*Reference: **Einstein’s 1920 Book*

*This paper presents Part 1, Chapter 12 from the book **RELATIVITY: THE SPECIAL AND GENERAL
THEORY by A. EINSTEIN.
The contents are from the original publication of this book by Henry
Holt and Company, New York (1920).*

*The paragraphs of the original
material (in black) are accompanied by brief comments (in color) based on the present
understanding. Feedback on these comments is appreciated.*

*The heading below is linked to
the original materials.*

.

## The Behaviour of Measuring-Rods and Clocks in Motion

I place a metre-rod in the ** x’-axis** of

**in such a manner that one end (the beginning) coincides with the point**

*K’***, whilst the other end (the end of the rod) coincides with the point**

*x’ = 0***. What is the length of the metre-rod relatively to the system**

*x’ = 1***? In order to learn this, we need only ask where the beginning of the rod and the end of the rod lie with respect to**

*K***K**at a particular time

**of the system**

*t***. By means of the first equation of the Lorentz transformation the values of these two points at the time**

*K***can be shown to be**

*t = 0*the
distance between the points being **√(1 –
v ^{2}/c^{2}).**

But
the metre-rod is moving with the velocity ** v** relative to

**. It therefore follows that the length of a rigid metre-rod moving in the direction of its length with a velocity**

*K***is**

*v***√(**of a metre. The rigid rod is thus shorter when in motion than when at rest, and the more quickly it is moving, the shorter is the rod. For the velocity

*1 – v*)^{2}/c^{2}**we should have**

*v = c***√(**= 0, and for still greater velocities the square-root becomes imaginary. From this we conclude that in the theory of relativity the velocity

*1 – v*)^{2}/c^{2}**plays the part of a limiting velocity, which can neither be reached nor exceeded by any real body.**

*c**Only an
infinite velocity shall be the same in all inertial systems. A very large
velocity, such as, that of light, may be the same for material inertial systems
whose velocities are much smaller than that of light. *

*Based
on Michelson-Morley’s experiment, the speed of light of 3 x 10 ^{8}
meters/second was not affected by the velocity of the earth, which is 3 x 10^{4}
meters/second relative to the sun. This velocity of the earth is 1/10,000 of
the speed of light. The “v/c ratios” of most material bodies in the universe
are of this order or less. Therefore, the Lorentz transformation is good for v/c
ratios of 1/10,000 or less. Lorentz transformation may not be valid for v/c
ratios that are significantly greater than 1/10,000 and closer to 1.*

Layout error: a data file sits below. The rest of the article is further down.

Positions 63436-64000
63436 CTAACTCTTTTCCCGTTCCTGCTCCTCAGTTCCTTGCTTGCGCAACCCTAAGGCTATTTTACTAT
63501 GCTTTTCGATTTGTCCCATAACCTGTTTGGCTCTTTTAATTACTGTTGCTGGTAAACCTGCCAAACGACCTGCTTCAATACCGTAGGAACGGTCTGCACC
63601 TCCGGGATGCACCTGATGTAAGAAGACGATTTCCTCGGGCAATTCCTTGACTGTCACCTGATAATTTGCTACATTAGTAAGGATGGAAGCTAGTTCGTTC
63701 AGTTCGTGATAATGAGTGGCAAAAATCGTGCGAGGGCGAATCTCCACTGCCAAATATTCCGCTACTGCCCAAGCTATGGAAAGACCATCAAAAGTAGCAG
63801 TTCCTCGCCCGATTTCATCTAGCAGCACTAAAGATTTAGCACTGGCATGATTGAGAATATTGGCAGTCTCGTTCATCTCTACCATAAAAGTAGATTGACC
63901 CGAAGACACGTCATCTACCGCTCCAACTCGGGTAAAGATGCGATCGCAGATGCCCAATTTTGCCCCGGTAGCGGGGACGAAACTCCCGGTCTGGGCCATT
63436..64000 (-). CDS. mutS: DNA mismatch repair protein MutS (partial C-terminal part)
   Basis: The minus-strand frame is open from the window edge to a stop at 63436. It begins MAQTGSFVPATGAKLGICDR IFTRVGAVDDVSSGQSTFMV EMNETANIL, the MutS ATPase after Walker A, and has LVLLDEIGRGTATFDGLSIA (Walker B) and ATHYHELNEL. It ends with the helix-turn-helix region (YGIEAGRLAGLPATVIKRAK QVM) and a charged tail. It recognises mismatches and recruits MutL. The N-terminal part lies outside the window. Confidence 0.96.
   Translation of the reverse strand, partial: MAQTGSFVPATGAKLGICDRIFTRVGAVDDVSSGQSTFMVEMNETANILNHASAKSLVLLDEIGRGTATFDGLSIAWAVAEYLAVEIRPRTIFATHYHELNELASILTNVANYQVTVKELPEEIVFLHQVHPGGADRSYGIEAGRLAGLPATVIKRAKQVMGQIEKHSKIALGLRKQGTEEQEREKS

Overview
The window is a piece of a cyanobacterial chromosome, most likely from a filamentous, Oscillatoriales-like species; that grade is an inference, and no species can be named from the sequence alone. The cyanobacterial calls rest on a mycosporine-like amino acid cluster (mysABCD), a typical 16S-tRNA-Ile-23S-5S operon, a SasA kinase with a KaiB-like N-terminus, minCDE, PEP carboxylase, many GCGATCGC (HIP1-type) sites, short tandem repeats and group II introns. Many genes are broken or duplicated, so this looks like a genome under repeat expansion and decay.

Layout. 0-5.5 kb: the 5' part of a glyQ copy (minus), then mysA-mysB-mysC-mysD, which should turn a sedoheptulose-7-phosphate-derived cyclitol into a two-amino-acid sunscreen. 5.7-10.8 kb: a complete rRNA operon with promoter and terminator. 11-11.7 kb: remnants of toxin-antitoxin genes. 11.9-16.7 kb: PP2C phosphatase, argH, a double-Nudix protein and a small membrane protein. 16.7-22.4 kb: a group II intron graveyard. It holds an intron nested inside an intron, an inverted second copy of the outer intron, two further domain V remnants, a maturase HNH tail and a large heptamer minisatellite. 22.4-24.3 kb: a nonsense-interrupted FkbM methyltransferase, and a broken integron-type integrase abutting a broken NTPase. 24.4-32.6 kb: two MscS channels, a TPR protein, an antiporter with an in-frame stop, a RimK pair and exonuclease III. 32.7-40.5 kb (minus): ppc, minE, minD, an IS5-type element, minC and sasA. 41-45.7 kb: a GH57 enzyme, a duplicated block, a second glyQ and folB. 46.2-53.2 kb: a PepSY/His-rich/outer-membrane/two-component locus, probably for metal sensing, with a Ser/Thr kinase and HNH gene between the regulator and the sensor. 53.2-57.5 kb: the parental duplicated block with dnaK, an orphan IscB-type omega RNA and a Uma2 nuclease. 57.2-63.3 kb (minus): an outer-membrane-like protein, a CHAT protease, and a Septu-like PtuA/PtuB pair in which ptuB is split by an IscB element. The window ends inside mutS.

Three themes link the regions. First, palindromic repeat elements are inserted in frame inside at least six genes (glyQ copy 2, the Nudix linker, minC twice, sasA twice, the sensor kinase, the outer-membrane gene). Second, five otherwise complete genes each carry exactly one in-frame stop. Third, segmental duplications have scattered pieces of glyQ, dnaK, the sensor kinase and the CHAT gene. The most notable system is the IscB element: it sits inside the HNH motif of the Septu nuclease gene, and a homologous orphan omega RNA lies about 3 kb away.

Of
course this feature of the velocity ** c** as a limiting velocity also
clearly follows from the equations of the Lorentz transformation, for these
become meaningless if we choose values of

**greater than**

*v***.**

*c**Equations
of Lorenz transformation may become meaningless much before v even gets closer
to c, based on the reasoning given above. *

If,
on the contrary, we had considered a metre-rod at rest in the x-axis with
respect to ** K**, then we should have found that the length of the rod as
judged from

**would have been**

*K’***√(**this is quite in accordance with the principle of relativity which forms the basis of our considerations.

*1 – v*);^{2}/c^{2}*As
shown earlier, the motion of a body in space decrease as its inertia increases.
If K’ is moving relative to K such that inertia of K’ is increasing and the
rod in K’ is shrinking with respect to K,
then the opposite shall occur in K with respect to K’. The inertia of K should
be decreasing and the rod in K should be expanding. Einstein’s theory predicts
the rod to be shrinking both ways. There is an inconsistency here.*

*A priori* it is
quite clear that we must be able to learn something about the physical
behaviour of measuring-rods and clocks from the equations of transformation,
for the magnitudes ** x, y, z, t,** are nothing more nor less than the results of
measurements obtainable by means of measuring-rods and clocks. If we had based
our considerations on the Galilei transformation we should not have obtained a
contraction of the rod as a consequence of its motion.

*I believe
that we should have obtained a contraction of the rod with increasing inertia, even
under Galilei transformation. It is possible to show that mathematically.*

Let
us now consider a seconds-clock which is permanently situated at the origin ** (x’ =
0)** of

**.**

*K’***and**

*t’ = 0***are two successive ticks of this clock. The first and fourth equations of the Lorentz transformation give for these two ticks: t = 0 and t =**

*t’ = 1*

*1/√*(*1 – v*).^{2}/c^{2}As
judged from ** K**, the clock is moving with the velocity

**; as judged from this reference-body, the time which elapses between two strokes of the clock is not one second, but**

*v***seconds, i.e. a somewhat larger time. As a consequence of its motion the clock goes more slowly than when at rest. Here also the velocity**

*1/√*(*1 – v*)^{2}/c^{2}**plays the part of an unattainable limiting velocity.**

*c**It must
be noted that K’ can gain velocity over K only when it is pushed. This applied
force is then balanced by increase in inertia. Therefore, K’ moving at a
velocity v with respect to K is equivalent to K’ increasing in inertia. This
then leads to length contraction and time delay.*

*Increase
in inertia is similar to quantization in the radiation spectrum. In the latter
case this length contraction and time delay Is more obvious. *

.